Published 26. Jan. 2021

Towards the energy system of the future: Peter Hermans

Digitalization, Big Data, flexibility and energy communities – these are just some of the elements that will play a major role in the energy system of the future. Following the Green Digitalization conference 2020, we sat down with energy systems expert Peter Hermans (NL) for a talk about the current state of the energy system in Denmark and what we should keep in mind when looking towards a national and international energy system of the future.

In the interview, Peter Hermans shared five focus points that all actors in the energy system should consider when planning their strategy for the coming years.

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1: We’re moving from data collection to data sharing

“The traditional discussion in Europe is: “Who’s the owner of the data?” But this question is not valid in the future – instead, we should focus on the question “Who’s in control of data sharing?” because this is where the value lies. Who will have access to this huge pool of data, and under what conditions? The consumer’s role will change, as will the role of the DSOs and the TSOs, and we will need to figure out a way to share data in a privacy-secure way in this new setup without it being in the hands of the tech giants. Otherwise they will be the only ones who’ll be able to commercialize it.

In addition, this transformation means that the grid itself needs to be upgraded to be able to handle both the data transmissions and the control systems that manage the collection and distribution of data. This places new requirements on the construction of the grid to handle both energy transmission and data transmission, in addition to flexibility and load balancing, which again will require a new dialogue between System Operators and Telco’s."

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2: The role of the consumer will change

“The role of the consumer will – and has to – change in the future. Often, consumers see the energy system as a complex system that just “needs to work” – the light needs to turn on when they flip the switch, and so on, and they aren’t really interested in all the complexities of the system. By asking to utilize the consumers’ data, we make them aware of how the system works, what their energy consumption patterns say about them and how this knowledge can be utilized for environmental purposes. But this awareness also often leads to a certain degree of distrust in terms of for instance their willingness to share data from smart meters.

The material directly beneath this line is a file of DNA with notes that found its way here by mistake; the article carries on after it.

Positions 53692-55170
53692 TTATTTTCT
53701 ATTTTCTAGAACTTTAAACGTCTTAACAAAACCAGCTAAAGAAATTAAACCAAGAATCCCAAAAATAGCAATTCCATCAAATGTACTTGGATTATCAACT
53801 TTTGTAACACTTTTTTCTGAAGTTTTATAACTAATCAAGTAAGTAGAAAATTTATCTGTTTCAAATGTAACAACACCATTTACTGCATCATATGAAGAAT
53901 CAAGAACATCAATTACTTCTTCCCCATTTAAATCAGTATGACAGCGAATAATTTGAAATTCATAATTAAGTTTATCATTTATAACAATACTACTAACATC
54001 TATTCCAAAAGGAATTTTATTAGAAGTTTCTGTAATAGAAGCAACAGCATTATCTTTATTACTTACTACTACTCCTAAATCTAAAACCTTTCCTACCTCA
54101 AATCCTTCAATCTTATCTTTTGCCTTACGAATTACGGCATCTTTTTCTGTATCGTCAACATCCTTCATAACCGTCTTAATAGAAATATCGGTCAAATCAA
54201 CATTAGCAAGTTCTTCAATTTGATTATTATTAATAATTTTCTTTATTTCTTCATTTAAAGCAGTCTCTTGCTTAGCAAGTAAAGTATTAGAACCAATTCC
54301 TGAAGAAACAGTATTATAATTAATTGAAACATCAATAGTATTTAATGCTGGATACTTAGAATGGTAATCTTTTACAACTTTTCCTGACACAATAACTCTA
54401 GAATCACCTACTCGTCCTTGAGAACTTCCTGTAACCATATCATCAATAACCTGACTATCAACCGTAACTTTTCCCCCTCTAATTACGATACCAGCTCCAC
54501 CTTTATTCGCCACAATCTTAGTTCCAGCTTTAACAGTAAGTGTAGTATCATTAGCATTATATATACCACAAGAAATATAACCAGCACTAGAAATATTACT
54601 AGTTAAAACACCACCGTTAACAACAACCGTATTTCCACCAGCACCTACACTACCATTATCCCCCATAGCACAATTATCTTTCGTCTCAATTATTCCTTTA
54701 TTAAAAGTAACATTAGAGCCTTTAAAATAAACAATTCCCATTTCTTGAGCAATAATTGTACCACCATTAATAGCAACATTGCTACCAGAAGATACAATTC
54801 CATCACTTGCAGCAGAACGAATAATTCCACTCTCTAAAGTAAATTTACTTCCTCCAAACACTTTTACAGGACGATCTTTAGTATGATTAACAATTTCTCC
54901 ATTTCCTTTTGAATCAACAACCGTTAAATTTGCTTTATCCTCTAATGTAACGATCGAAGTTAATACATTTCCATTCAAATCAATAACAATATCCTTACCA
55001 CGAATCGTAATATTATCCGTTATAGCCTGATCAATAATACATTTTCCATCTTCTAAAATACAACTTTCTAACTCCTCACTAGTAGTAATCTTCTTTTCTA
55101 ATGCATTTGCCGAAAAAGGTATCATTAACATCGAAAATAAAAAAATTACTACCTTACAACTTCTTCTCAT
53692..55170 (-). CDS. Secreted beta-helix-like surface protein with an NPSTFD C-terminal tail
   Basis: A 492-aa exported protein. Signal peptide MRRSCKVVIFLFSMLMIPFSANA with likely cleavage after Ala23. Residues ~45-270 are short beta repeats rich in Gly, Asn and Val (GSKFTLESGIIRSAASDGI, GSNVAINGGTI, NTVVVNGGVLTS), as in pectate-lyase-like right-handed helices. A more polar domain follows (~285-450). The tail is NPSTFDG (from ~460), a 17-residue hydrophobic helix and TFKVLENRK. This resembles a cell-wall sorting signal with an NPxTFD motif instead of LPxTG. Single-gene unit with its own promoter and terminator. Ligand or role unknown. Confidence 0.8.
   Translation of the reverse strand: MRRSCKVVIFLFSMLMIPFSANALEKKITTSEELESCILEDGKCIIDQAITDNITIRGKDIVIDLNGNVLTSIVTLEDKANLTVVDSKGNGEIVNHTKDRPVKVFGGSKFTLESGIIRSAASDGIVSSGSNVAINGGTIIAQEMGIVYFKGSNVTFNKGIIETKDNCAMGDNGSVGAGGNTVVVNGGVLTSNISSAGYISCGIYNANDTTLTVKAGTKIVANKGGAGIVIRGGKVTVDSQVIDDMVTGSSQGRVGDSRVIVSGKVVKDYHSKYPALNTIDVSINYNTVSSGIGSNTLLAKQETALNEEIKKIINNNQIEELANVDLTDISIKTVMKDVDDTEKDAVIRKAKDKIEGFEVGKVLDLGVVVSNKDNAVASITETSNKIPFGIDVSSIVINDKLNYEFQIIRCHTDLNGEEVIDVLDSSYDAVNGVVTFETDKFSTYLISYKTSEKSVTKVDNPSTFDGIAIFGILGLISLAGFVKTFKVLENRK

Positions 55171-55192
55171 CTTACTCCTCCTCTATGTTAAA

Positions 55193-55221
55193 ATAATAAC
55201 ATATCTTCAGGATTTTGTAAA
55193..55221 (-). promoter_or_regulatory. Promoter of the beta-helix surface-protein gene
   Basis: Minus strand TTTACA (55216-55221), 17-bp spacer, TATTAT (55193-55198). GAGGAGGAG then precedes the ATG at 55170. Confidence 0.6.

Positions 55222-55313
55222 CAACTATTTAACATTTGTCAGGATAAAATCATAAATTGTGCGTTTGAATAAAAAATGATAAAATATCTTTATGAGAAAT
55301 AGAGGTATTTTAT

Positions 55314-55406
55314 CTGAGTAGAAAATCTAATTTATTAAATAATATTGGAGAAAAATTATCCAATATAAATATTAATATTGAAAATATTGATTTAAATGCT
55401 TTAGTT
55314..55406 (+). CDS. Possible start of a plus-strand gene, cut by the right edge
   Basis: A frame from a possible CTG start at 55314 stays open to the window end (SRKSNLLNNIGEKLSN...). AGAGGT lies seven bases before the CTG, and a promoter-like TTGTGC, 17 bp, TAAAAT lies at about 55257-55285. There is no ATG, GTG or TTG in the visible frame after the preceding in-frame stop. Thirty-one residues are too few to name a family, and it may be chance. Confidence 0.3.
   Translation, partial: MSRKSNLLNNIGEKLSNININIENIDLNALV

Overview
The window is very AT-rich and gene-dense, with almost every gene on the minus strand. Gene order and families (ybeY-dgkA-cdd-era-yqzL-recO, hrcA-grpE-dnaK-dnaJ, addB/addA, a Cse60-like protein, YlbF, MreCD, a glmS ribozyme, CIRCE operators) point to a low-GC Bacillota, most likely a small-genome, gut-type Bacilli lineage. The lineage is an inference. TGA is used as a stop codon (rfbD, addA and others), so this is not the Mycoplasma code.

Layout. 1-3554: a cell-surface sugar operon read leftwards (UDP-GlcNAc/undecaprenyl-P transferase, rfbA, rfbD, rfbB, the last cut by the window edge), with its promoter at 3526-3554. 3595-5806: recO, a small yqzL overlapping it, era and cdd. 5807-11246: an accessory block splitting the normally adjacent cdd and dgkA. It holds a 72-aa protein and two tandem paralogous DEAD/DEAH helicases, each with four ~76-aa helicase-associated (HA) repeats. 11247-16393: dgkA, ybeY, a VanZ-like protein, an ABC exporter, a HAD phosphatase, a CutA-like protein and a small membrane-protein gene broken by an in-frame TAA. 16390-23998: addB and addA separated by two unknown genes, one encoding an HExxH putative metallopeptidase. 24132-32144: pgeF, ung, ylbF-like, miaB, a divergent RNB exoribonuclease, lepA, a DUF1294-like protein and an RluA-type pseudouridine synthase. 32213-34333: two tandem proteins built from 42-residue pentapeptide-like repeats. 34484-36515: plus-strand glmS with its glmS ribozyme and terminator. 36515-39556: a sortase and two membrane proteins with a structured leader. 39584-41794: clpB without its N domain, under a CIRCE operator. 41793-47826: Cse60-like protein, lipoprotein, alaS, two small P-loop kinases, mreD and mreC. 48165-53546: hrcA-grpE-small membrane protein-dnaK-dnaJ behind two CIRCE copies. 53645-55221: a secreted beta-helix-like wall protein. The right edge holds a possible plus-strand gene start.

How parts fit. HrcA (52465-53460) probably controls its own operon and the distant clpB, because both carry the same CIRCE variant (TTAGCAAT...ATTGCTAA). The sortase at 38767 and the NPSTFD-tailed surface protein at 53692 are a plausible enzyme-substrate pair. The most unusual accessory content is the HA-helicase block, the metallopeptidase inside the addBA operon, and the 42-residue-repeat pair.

We have a huge communications task ahead of us to create an understanding among consumers that if they share their data, we will protect their privacy – to a much larger degree than what the international tech giants do, with whom we share our data every day –  and in turn the energy system will be sustainable, reliable and affordable.

If we turn towards the concept of energy communities, the consumers will gain an even bigger role, when local communities are enabled to create a shared energy market, allowing, for instance, a consumer with photo-voltaic cells on his roof to sell the generated power to a neighbour. This will forever change the consumers’ perception of themselves to be an active participant rather than just a passive consumer. In addition, this will require a new design of the market model, supported by adequate regulation.”

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3: Break down the silos!